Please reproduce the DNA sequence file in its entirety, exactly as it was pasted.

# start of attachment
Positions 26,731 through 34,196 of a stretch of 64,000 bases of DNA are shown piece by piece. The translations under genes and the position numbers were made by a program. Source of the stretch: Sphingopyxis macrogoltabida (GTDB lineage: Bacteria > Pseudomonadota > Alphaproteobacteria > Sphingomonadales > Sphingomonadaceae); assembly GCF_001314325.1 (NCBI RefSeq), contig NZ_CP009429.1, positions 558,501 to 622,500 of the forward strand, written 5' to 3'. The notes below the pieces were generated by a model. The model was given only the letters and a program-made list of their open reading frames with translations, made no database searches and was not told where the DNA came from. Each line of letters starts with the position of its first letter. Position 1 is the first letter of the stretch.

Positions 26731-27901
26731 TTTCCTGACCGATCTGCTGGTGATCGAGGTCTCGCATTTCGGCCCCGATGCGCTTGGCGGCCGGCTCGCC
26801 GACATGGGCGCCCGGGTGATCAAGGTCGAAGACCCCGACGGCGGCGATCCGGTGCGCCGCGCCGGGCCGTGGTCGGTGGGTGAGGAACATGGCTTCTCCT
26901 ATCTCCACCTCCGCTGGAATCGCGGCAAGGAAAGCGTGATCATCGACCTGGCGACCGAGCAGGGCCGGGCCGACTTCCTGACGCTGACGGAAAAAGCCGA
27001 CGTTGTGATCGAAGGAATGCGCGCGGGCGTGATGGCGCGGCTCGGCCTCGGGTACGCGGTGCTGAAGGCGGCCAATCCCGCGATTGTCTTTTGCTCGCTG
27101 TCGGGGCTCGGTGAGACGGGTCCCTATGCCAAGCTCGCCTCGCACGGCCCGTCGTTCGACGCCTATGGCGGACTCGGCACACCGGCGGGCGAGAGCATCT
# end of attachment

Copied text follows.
Positions 26,731 through 34,196 of a stretch of 64,000 bases of DNA are shown piece by piece. The translations under genes and the position numbers were made by a program. Source of the stretch: Sphingopyxis macrogoltabida (GTDB lineage: Bacteria > Pseudomonadota > Alphaproteobacteria > Sphingomonadales > Sphingomonadaceae); assembly GCF_001314325.1 (NCBI RefSeq), contig NZ_CP009429.1, positions 558,501 to 622,500 of the forward strand, written 5' to 3'. The notes below the pieces were generated by a model. The model was given only the letters and a program-made list of their open reading frames with translations, made no database searches and was not told where the DNA came from. Each line of letters starts with the position of its first letter. Position 1 is the first letter of the stretch.

Positions 26731-27901
26731 TTTCCTGACCGATCTGCTGGTGATCGAGGTCTCGCATTTCGGCCCCGATGCGCTTGGCGGCCGGCTCGCC
26801 GACATGGGCGCCCGGGTGATCAAGGTCGAAGACCCCGACGGCGGCGATCCGGTGCGCCGCGCCGGGCCGTGGTCGGTGGGTGAGGAACATGGCTTCTCCT
26901 ATCTCCACCTCCGCTGGAATCGCGGCAAGGAAAGCGTGATCATCGACCTGGCGACCGAGCAGGGCCGGGCCGACTTCCTGACGCTGACGGAAAAAGCCGA
27001 CGTTGTGATCGAAGGAATGCGCGCGGGCGTGATGGCGCGGCTCGGCCTCGGGTACGCGGTGCTGAAGGCGGCCAATCCCGCGATTGTCTTTTGCTCGCTG
27101 TCGGGGCTCGGTGAGACGGGTCCCTATGCCAAGCTCGCCTCGCACGGCCCGTCGTTCGACGCCTATGGCGGACTCGGCACACCGGCGGGCGAGAGCATCT